In downgrading the big banks’ credit ratings, Moody’s suggested that their bonds are now riskier. But judging from the market’s reaction, that wasn’t the case. Because the rating action wasn’t based on any material new information, the banks’ bond yields barely rose (and their bond prices barely fell).
For the banks’ deposit notes, the average price change around the time of the announcement was less than $0.05 on a $100 investment. Their price has since partially recovered and, in my view, the price change was more likely attributable to external factors that were unrelated to Moody’s decision.
Why the big banks are worth owning
From my perspective, the information from credit rating agencies can be valuable. But when selecting bonds for our funds, including those of the banks, ratings are no substitute for thorough, independent credit analysis.
And in my opinion, Canadian bank bonds remain part of a sound investment strategy because they are heavily regulated and maintain ample capital and liquidity on their balance sheets. They have also been actively diversifying their business segments for lower exposure to domestic retail banking. I am confident that the banks will continue meet their bond payment obligations and that our investments will earn their expected compensation without undue risks.
Though a downturn in the housing market would have a direct impact on the banks’ mortgage loans, prospective credit losses are limited by Canada’s well-structured mortgage market. And, more importantly, total loan losses for banks would have to more than double the experience in the global financial crisis before eroding their tangible common equity (i.e., their ability to pay the bills).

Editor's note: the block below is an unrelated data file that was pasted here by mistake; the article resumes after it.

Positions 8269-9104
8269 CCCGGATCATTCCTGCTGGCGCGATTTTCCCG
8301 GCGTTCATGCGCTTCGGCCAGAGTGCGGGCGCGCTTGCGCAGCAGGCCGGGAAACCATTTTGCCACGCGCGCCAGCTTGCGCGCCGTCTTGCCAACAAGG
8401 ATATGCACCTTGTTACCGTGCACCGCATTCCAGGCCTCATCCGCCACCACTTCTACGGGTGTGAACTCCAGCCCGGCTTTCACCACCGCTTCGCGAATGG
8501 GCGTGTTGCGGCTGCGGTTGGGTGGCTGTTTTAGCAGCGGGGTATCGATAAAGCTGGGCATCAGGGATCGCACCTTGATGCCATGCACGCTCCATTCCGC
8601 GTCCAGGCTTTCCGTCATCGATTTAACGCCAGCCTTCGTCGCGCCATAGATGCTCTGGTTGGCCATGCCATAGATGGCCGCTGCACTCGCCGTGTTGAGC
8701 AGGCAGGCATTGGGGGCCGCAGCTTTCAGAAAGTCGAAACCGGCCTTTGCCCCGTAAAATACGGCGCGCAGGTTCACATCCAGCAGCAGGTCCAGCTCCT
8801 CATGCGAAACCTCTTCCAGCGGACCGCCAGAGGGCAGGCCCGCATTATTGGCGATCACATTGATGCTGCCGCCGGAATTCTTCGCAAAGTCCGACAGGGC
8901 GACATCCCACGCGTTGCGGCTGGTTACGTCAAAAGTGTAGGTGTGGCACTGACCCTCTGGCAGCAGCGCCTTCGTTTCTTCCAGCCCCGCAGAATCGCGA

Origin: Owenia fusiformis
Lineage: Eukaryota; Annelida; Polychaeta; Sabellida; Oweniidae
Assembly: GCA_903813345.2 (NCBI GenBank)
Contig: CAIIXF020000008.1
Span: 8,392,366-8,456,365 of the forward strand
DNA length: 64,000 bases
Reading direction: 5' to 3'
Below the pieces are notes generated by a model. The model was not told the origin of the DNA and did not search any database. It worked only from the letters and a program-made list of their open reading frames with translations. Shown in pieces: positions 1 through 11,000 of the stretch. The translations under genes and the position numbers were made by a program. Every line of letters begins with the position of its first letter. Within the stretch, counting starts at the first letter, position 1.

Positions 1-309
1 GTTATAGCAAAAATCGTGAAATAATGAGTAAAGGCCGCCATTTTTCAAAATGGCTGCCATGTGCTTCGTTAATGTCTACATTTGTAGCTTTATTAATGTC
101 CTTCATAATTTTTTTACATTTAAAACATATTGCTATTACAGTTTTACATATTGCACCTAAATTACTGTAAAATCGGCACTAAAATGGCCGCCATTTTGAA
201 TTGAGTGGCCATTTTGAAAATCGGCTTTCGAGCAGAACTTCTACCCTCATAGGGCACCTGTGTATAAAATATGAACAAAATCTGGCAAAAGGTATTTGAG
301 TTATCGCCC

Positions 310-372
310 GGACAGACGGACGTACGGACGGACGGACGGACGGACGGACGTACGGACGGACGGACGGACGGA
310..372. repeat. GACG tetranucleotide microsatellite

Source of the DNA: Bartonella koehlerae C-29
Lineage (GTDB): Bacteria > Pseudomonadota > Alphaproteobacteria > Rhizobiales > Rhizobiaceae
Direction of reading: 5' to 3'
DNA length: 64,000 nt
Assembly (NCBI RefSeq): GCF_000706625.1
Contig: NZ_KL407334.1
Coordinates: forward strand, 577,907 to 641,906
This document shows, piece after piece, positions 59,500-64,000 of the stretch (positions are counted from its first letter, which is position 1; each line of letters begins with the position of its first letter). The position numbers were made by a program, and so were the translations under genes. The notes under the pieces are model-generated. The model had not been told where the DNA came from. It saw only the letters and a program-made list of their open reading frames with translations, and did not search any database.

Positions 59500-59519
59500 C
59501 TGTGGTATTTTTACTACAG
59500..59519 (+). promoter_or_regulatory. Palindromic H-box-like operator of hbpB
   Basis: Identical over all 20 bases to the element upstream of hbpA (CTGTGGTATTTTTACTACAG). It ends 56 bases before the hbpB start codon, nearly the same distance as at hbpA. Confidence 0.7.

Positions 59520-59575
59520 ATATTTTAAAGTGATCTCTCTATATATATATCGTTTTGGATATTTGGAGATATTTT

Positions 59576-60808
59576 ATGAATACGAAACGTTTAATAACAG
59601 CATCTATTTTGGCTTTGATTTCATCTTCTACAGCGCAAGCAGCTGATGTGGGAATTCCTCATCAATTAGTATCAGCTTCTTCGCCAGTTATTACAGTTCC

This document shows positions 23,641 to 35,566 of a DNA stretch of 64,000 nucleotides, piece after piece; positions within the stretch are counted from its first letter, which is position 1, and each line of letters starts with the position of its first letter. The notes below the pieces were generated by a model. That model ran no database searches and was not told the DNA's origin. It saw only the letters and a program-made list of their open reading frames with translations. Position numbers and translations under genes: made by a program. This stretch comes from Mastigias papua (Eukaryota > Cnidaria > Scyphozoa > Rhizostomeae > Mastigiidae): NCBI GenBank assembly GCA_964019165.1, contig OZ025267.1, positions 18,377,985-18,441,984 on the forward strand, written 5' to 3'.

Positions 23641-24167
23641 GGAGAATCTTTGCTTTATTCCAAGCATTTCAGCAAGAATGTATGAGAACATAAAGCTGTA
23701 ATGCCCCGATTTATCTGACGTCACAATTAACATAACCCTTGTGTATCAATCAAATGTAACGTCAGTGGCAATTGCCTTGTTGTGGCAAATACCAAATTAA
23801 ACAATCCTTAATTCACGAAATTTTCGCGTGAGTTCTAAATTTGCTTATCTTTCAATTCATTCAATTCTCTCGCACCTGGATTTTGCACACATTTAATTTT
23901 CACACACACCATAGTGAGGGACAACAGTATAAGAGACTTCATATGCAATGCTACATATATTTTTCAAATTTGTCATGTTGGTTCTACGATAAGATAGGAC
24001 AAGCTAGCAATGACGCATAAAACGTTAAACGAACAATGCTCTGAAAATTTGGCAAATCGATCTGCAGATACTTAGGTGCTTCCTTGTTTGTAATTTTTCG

In our MD portfolios, we have meaningful exposure to both bank bonds and stocks. As examples, 15% of the MD Short-Term Bond Fund and 22.5% of the MDPIM Dividend Pool are invested in Canadian banks.
Bonds: With respect to our bond positioning, which is held across all MD funds and pools, we have a higher allocation to senior bank debt compared to lower rated bank debt (i.e., subordinate paper).
Senior bank debt offers more income than government bonds. They also provide better liquidity compared to subordinate paper and can be bought or sold quickly without large changes in price.
I value this exposure because it provides additional income while retaining strong downside protection; however, I am always seeking to add value and, if there was an opportunity to add subordinate paper at a discount to fair value, our current exposure is appropriately positioned to take advantage.
Stocks: In our stock portfolios, we have maintained a consistent heavy positioning in big banks despite the downgrade.
While there are ongoing concerns about the housing market and other factors such as the credit risk in the energy sector, I believe these risks are reasonable when you weigh them against the potential rewards.
The relationship between risk and reward is dynamic and forever changing. Sometimes it’s captured by the credit rating agencies, and sometimes it’s not. It is our independent credit analysis that allows for timely decision making and the ability to take advantage of all investment opportunities.
On the whole, I think the risk relative to the reward for the bank stocks remains very attractive. However if the risk/return profile does change, we will make the necessary adjustments to ensure that our funds and pools are appropriately positioned to meet their objectives.